America’s interests in Syria are clear. The Syrian government, which has been on the State Department’s State Sponsors of Terror list since 1979, maintains a strategic partnership with Iran, Hamas, and Hezbollah. For years, the Assad regime also assisted the transit of foreign fighters who were responsible for killing numerous American troops in Iraq. And for years, the Syrian government secretly pursued a nuclear program with North Korean assistance. The emergence of a representative Syrian government that protects the rights of all of its citizens and opposes violent extremism in all forms would therefore be a significant blow to Tehran and dramatically improve regional security and stability.

Members of your administration, however, have made statements against the militarization of the uprising, even warning that such a turn could threaten international support for their cause. Such a position is counterproductive, especially since the protesters themselves are calling for international protection from the Assad regime’s forces. As of now, this protection is coming only from defectors from the Syrian military, who are fighting in support of the revolution. U.S. condemnation of their armed resistance undercuts them, and could have the effect of discouraging further Syrian military defections.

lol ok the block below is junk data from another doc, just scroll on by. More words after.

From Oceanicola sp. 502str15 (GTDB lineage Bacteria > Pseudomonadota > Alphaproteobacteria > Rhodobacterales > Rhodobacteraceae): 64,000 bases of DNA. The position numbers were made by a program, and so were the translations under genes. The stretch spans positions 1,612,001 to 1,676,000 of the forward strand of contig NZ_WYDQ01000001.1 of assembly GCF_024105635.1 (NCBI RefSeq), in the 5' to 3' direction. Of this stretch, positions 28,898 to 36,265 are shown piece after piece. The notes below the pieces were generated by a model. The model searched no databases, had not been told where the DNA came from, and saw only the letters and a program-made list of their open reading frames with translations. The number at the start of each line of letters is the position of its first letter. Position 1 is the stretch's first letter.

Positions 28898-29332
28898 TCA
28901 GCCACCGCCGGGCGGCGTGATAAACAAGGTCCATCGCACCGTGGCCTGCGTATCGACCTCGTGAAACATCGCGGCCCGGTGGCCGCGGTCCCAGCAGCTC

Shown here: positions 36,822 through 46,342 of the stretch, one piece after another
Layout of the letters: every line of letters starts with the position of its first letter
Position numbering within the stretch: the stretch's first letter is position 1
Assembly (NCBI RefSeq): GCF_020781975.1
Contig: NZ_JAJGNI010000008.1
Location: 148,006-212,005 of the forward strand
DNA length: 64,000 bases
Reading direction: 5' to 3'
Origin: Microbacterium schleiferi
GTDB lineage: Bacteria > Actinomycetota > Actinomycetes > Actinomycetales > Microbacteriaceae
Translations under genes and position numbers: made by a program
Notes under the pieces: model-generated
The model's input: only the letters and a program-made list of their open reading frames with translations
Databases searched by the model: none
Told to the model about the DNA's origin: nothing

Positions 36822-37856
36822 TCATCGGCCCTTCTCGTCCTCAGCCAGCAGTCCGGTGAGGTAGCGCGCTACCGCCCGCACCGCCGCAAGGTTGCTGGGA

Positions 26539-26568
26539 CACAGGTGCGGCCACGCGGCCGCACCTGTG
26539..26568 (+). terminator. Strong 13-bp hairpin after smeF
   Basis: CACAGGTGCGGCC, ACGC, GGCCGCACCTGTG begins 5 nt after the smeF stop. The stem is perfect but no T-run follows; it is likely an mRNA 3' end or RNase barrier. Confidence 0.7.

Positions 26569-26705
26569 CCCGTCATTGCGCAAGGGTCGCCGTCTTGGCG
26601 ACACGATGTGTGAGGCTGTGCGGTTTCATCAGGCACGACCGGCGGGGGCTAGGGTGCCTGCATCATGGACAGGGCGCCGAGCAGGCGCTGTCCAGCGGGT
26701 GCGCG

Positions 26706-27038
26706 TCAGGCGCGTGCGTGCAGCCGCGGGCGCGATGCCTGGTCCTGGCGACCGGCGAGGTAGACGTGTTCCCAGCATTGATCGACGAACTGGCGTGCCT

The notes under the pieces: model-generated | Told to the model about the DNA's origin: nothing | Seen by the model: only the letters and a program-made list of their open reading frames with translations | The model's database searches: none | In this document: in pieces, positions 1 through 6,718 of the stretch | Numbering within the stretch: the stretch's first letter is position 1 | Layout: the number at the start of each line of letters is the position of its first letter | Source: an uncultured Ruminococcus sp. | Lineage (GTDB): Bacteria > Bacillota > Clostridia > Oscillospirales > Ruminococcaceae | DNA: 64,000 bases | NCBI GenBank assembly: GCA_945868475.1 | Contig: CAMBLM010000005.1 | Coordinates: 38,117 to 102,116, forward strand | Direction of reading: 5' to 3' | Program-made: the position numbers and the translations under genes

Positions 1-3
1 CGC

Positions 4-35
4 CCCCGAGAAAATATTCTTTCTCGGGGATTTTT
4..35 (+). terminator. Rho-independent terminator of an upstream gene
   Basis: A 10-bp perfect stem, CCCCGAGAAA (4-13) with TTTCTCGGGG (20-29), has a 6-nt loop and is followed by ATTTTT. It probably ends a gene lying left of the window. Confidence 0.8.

But preaching against the use of violence in Syria at this stage makes as much sense as inveighing against fornication in a whorehouse. It is little late to do any good; that is if anybody is listening. The signatories spell this out as bluntly as they can.